- If the option key is not held down when a window is split, the split is horizontal and the original window's contents are placed in the top half. This is the point where major creeping occurred. To fix the problem, the behavior of unsplitting such a window has changed slightly. In version 5.25, TeXShop remembers the position of the window just before it was split, and that location returns when the window is unsplit. While the window is split, the top can be scrolled elsewhere. But when the window is unsplit, this new position will not expand to the full window; instead the window will return to its original position.
- However, it is easy to scroll the top to a new position that is "permanent." Temporarily unsplit the window, scroll to the new position, and split again. The old bottom half did not change, but the top half is at a new position and that position will be remembered and returned to the next time the window is unsplit.
- Note that this new behavior only affects horizontal splitting in Multipage or Double Multipage modes.
- As in earlier versions of TeXShop, the lower and upper versions of the display can be switched by typing Option-2. This is rarely done, mainly in the situation where the user wants the lower half of the split window to become the full window when it is unsplit. But our "creep fix" cannot be applied in this case because the lower half was never in full page mode, and thus TeXShop does not have a full page mode to remember and return to. So in this very special case, the old code from TeXShop 5.24 is used when the window is unsplit. Consequently, Option-2 may produce slight creep, but since it is rarely used, that should not matter.
- Two special variations have been added to the split window command in horizontal mode. Most users should ignore these variations, but one or two users may find them helpful. If the shift and control keys are held down when the Split Window menu is selected or the corresponding tool is checked, the window is forced to split so the lower and upper views are the same size. If just the shift key is held down in the same situation, the two views are forced to have the same size and they contain the same material. The first of these variations may be useful for users who rarely move the split bar and never change the magnification of either view. These users probably already have a stable situation without creep. In those rare cases when they do move the split bar (and pay with additional creep), the option takes them back to the stable situation. The second variation was created for a user who lectures directly from a screen showing typeset course notes. He typically shows a full window view of the notes. But when he comes to a theorem, he splits the screen using the second variation. The theorem remains in the upper view, so students can refer back to it and recall the assumptions required for the conclusion. Meanwhile the lower view can be scrolled to show examples and then key steps of the proof.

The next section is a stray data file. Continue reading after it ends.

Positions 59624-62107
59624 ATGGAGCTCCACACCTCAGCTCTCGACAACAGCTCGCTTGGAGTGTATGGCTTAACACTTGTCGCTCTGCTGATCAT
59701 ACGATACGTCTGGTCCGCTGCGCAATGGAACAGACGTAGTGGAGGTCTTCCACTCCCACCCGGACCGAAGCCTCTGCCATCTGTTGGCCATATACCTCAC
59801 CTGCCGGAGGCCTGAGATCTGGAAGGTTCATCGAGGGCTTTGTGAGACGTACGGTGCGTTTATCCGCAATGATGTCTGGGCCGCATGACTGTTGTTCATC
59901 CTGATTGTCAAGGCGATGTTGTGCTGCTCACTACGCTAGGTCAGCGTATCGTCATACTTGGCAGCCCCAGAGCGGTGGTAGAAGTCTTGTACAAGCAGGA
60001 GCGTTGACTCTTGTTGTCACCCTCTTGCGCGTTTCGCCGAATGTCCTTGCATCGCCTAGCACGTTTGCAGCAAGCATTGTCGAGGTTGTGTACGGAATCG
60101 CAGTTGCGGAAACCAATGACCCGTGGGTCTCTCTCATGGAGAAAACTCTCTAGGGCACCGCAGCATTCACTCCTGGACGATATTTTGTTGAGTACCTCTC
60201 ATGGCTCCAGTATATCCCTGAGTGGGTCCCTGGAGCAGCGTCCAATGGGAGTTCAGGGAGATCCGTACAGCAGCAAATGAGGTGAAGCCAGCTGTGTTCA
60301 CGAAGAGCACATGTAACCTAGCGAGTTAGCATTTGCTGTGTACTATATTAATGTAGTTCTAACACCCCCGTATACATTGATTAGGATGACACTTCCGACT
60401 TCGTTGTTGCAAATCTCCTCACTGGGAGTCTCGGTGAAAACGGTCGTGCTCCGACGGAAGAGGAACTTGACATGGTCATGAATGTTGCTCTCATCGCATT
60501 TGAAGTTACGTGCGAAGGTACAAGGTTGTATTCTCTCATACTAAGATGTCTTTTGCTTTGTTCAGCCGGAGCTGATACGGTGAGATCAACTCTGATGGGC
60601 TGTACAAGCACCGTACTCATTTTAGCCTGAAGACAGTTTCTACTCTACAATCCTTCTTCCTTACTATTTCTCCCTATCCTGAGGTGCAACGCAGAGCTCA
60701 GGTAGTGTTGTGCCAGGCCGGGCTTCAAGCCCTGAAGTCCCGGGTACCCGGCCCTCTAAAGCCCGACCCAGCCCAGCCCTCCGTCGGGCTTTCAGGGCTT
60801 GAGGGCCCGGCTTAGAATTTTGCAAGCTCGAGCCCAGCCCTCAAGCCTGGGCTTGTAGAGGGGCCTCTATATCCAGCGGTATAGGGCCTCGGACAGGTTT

TeXShop 5.24
- After a document is typeset, the new pdf file is loaded into the Preview Window, replacing the old version. This pdf must be scrolled to the exact spot shown before typesetting, so only edited items change and the document does not slowly creep up and down, or abruptly shift. Apple's PDFKit routines do not have a call making this task easy, so improving preview behavior has been a constant struggle over the years. In the last versions of TeXShop (in multipage and double multipage display modes) the image was very stable unless only a small portion of the upper page was shown and most of the screen displayed the following page. In that case, after typesetting the lower page jumped to fill the entire window. It was possible to predict exactly when this jump would occur. Slowly scroll the Preview window while looking at the "Page Number" item in the tool bar. When only about 1/3 of the top page is visible, the page number will suddenly jump to the next page. After that, typesetting will cause the undesirable jump.
- This problem is fixed in TeXShop 5.24. I do not know exactly why my fix works, but several users have confirmed that it does. Don't look a gift horse in the mouth.
- Incidentally, large changes made in the beginning of a document before it was scrolled to the current position and then typeset cause jumps which are unavoidable. This typically happens if a document has a table of contents. If a user kills the aux file and then typesets, the table of contents will vanish and the typeset document will jump ahead by several pages. Typesetting again creates the table of contents and the document jumps back to the expected place.
- When the TeXShop icon is in the dock and TeXShop is running, holding the mouse button down over the program icon brings up a contextual menu listing several possible actions. This menu is created by Apple with no TeXShop code involved. But it is possible for programmers to add items to the menu, and some Apple programs like TextEdit add a "New Document" item. So does TeXShop in version 5.24.
- TeXShop now contains latexmk version 4.82 by John Collins. Latexmk is also in TeX Live, and TeXShop will use that copy if it is available. Otherwise TeXShop will default to its internal copy of latexmk.
- The "About TeXShop" dialog contained the line "Copyright 2001-2023, Richard Koch". The year 2023 has been replaced by 2024.